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MSU'S SPARTAN SCULPTOR - LEONARD JUNGWIRTH

Football Tower - 300 Spartan Way
On exhibit through Jan. 15, 2008

The MSU Museum is highlighting works on campus by Professor Leonard D. Jungwirth (1903-1963). Seven sculptures from the MSU Museum's collection will be augmented by photographs, a Sparty statuette and the artist's woodworking tools. While The Spartan may be MSU's best-known work, Jungwirth's art is more varied than Sparty may suggest. His work can be monumental or small, angular or streamlined, softly modeled or bearing obvious chisel marks. Whether free-standing or in relief, the pieces are characteristically figurative, with strong, clearly-defined forms and minimal detailing. Jungwirth was a dedicated art professor who taught at MSU from 1940 until his death. Born in Detroit, he worked in his father's wood carving shop before earning degrees at the University of Detroit and Wayne State University. He also studied religious sculpture in Munich. In the 1930s, he was an artist and supervisor in Detroit for the Works Progress Administration's Federal Art Project, a government program which paid artists to make work for public facilities during the Depression. His secular and religious sculptures were exhibited widely, often with his wife, painter Irene Gayas Jungwirth. Professor Jungwirth suffered a fatal heart attack after casting bronze at a local foundry with his students.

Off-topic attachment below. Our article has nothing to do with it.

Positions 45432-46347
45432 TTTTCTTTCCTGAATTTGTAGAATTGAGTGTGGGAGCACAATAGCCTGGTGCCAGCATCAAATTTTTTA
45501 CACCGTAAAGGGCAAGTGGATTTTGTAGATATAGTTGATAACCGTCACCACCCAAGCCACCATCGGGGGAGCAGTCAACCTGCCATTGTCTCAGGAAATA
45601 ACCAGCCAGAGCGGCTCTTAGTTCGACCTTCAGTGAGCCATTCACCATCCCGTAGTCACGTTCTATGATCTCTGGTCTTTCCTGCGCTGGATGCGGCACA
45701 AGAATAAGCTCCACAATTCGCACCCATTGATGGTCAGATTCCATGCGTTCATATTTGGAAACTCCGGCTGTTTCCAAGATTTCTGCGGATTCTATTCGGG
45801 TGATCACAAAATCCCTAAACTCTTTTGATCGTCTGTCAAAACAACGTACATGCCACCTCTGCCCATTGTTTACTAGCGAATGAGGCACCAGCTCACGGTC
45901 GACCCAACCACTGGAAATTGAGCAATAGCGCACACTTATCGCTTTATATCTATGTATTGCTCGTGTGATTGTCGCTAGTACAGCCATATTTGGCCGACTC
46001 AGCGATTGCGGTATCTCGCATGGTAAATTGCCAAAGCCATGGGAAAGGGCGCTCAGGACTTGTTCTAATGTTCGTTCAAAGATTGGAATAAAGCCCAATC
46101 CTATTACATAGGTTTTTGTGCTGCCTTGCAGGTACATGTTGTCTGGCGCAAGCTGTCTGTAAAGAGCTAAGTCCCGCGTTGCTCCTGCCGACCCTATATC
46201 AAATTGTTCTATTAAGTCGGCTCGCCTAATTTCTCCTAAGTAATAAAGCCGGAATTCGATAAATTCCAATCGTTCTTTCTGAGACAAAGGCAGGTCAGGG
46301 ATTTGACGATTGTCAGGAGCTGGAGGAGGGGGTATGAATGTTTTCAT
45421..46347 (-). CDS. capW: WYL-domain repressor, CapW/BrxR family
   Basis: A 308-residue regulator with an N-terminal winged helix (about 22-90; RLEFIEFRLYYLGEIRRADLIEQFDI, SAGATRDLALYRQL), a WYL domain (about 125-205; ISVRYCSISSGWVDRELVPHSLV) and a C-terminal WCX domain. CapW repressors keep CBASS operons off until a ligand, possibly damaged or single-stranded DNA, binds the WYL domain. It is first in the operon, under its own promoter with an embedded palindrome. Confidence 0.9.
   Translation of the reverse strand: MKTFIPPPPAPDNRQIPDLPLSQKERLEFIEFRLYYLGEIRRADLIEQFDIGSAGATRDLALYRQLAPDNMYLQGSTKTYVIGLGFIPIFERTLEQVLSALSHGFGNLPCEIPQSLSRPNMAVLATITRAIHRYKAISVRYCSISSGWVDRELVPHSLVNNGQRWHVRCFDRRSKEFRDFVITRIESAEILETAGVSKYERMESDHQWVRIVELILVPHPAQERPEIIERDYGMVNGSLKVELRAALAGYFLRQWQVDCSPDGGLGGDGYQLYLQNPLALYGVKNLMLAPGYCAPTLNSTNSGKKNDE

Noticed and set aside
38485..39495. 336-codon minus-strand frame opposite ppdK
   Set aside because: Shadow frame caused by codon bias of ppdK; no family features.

The Football Tower - 300 Spartan Way in the Spartan Stadium expansion - is open to the public Monday through Friday, 8 a.m. to 5 p.m.